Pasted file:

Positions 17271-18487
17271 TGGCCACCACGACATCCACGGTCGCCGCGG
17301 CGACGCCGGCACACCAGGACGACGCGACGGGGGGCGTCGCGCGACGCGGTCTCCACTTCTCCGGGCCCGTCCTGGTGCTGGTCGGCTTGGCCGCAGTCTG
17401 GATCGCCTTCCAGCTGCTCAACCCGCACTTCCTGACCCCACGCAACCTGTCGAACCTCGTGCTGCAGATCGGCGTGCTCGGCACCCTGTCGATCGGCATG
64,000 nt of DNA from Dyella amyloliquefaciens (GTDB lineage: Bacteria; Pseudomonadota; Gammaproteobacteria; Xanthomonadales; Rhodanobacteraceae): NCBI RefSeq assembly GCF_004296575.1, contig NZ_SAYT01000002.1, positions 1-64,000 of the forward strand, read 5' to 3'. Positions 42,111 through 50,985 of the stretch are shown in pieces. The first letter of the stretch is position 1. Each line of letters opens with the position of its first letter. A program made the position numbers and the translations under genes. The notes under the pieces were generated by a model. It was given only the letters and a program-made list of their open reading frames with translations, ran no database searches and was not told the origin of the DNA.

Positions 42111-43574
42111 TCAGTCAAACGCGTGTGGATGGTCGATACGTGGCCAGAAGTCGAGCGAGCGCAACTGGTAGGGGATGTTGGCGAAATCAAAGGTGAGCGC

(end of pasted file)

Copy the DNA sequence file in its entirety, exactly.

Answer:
Positions 17271-18487
17271 TGGCCACCACGACATCCACGGTCGCCGCGG
17301 CGACGCCGGCACACCAGGACGACGCGACGGGGGGCGTCGCGCGACGCGGTCTCCACTTCTCCGGGCCCGTCCTGGTGCTGGTCGGCTTGGCCGCAGTCTG
17401 GATCGCCTTCCAGCTGCTCAACCCGCACTTCCTGACCCCACGCAACCTGTCGAACCTCGTGCTGCAGATCGGCGTGCTCGGCACCCTGTCGATCGGCATG
64,000 nt of DNA from Dyella amyloliquefaciens (GTDB lineage: Bacteria; Pseudomonadota; Gammaproteobacteria; Xanthomonadales; Rhodanobacteraceae): NCBI RefSeq assembly GCF_004296575.1, contig NZ_SAYT01000002.1, positions 1-64,000 of the forward strand, read 5' to 3'. Positions 42,111 through 50,985 of the stretch are shown in pieces. The first letter of the stretch is position 1. Each line of letters opens with the position of its first letter. A program made the position numbers and the translations under genes. The notes under the pieces were generated by a model. It was given only the letters and a program-made list of their open reading frames with translations, ran no database searches and was not told the origin of the DNA.

Positions 42111-43574
42111 TCAGTCAAACGCGTGTGGATGGTCGATACGTGGCCAGAAGTCGAGCGAGCGCAACTGGTAGGGGATGTTGGCGAAATCAAAGGTGAGCGC